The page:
One of the theories that explains family violence is patriarchy or male dominance theory. In many cultures where man is regarded as the pillar of the family, he is the authority and therefore he can treat women and children whatever he likes. Male domination is frequently supported by the inherited experience of patriarchal supremacy. This experience gives a man the right to treat women and children as their property or object. Due to this, women are learned not to complain and to put up with physical or emotional abuse. In most cases, women who are victims believe that they deserve abuse and that they did something wrong. Another theory that explains family violence is resource theory. As cited by Benokraitis (2011), "men usual command greater financial, educational, and social resources than women do, so they have more power" (p. 404). However, ever since emancipation of women, there have been many cases where men have lower incomes than their wives. If this is the case, men may try to maintain their dominance through abuse and violence. Other cases that can contribute to family violence are of socio-economical nature. Men who have lower education and poor communication skills are more likely to use physical force on the weaker members of their families. In these cases, women and children are channels through which men release their frustration and inability to provide for family. This type of family abuse is typical for lower working class families where gender roles are strictly distinguished.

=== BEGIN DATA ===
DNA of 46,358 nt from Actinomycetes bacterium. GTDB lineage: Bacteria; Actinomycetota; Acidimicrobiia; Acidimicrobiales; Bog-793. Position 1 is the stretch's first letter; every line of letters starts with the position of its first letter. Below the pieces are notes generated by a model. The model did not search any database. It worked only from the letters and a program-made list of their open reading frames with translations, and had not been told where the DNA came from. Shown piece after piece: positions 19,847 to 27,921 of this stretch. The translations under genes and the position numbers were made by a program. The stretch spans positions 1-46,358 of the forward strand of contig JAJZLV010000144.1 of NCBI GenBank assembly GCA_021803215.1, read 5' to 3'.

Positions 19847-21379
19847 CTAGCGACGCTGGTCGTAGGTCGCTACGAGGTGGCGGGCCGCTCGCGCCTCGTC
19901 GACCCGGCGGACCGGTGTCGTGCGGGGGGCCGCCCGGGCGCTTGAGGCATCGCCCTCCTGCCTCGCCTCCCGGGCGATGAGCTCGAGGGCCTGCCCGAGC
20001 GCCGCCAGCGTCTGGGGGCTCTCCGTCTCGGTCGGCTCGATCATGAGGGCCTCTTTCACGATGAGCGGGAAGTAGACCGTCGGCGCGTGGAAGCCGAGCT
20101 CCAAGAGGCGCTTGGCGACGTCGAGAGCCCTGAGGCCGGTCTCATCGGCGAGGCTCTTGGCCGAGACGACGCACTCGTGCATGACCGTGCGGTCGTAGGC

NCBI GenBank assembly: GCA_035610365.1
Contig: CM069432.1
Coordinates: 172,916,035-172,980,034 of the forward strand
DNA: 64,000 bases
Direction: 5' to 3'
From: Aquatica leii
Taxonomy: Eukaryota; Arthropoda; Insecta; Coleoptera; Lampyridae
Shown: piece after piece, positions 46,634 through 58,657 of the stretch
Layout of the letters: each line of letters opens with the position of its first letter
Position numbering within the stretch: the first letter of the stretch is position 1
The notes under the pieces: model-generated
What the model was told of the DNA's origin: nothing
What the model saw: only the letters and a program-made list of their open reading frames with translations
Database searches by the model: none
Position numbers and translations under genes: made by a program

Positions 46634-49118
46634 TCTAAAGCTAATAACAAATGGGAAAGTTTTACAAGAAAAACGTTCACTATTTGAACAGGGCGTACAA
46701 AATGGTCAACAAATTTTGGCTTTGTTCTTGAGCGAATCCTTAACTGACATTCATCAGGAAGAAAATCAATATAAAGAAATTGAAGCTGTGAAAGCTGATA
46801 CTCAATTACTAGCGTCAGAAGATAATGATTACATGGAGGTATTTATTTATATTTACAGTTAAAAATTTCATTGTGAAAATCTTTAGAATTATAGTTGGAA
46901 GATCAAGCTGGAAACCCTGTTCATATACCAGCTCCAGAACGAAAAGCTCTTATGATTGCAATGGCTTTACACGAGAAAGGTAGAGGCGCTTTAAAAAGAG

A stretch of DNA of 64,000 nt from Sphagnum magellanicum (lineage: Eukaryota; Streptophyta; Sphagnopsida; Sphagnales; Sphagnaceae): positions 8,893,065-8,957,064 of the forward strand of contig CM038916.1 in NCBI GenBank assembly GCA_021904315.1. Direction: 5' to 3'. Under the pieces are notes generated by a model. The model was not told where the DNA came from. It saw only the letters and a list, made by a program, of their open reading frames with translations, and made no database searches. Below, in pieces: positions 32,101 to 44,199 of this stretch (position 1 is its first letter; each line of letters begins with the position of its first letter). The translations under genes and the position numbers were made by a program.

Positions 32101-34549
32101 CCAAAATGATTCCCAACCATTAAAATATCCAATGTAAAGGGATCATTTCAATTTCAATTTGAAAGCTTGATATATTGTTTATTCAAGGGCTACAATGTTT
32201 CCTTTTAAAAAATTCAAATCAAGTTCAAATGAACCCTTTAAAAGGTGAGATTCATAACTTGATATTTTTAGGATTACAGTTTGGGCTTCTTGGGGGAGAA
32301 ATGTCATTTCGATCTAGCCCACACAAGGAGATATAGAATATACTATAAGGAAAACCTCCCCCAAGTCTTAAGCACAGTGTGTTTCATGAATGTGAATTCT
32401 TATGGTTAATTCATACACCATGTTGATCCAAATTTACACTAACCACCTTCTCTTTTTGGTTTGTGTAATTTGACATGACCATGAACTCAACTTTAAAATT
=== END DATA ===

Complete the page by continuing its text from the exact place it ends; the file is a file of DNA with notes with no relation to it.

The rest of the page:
Factors that increase the probability of child maltreatment (child abuse) include: "substance abuse, stress, poverty, partner abuse, and divorce" (Benokraitis 2011, p.395). As the society even promotes alcohol drinking, it is no secret that alcohol addiction contributes a great deal towards increase of child maltreatment. Additionally, the stated factors often come together. In many cases, when a man loses his job and is faced with poverty, then he finds a consolation in alcohol use. In these cases, the whole family becomes a victim of abuse. However, as children are unprotected and do not know how to defend themselves, they are the victims. Sadly, as the child maltreatment is still considered to be a taboo topic and is refereed as something that is internal matter of a family, many cases of child maltreatment remain unreported. The factor that is also one of the major factors that contributes to child maltreatment is drug use. As the nerve system of drug addict completely changes due to the substance use, their children may endure different types of maltreatment from neglect to prostitution in exchange for drug. The society in general should pay more concern on protecting children from maltreatment because it may severely impact their cognitive, physical, and psychological development.
Finally, parents unintentionally promote sibling violence which may result in suicide or psychological problems later in the lives of the children. Some of the examples where parents are oblivious to sibling violence include unintentional preference of one child over the other. According to Benokraitis (2011), "parents often encourage sibling violence by yelling at their kids instead of teaching them how to resolve disagreements" (p. 399). This type of uprising children may lead to long-lasting impact. Some of the issues that a child that has been a victim of sibling violence may develop include anxiety, withdrawal, and low self-esteem. Unfortunately, many parents are unaware of the impact that sibling violence may have of their child and it remains unresolved.
Based on the given theories and reasons for family abuse, it may be concluded that children and women are the ones who suffer the most. There are many reasons for family abuse, but the most frequent are the ones that include low socio-economical status and substance use. Children do not only become victims of maltreated by their parents, but their siblings and relatives may also abuse them without knowledge of other family members. In order for a family abuse to stop, the society should pay more attention to these problems before it is too late.
Benokraitis V. Nijole. (2011). Marriages and Families. Pearson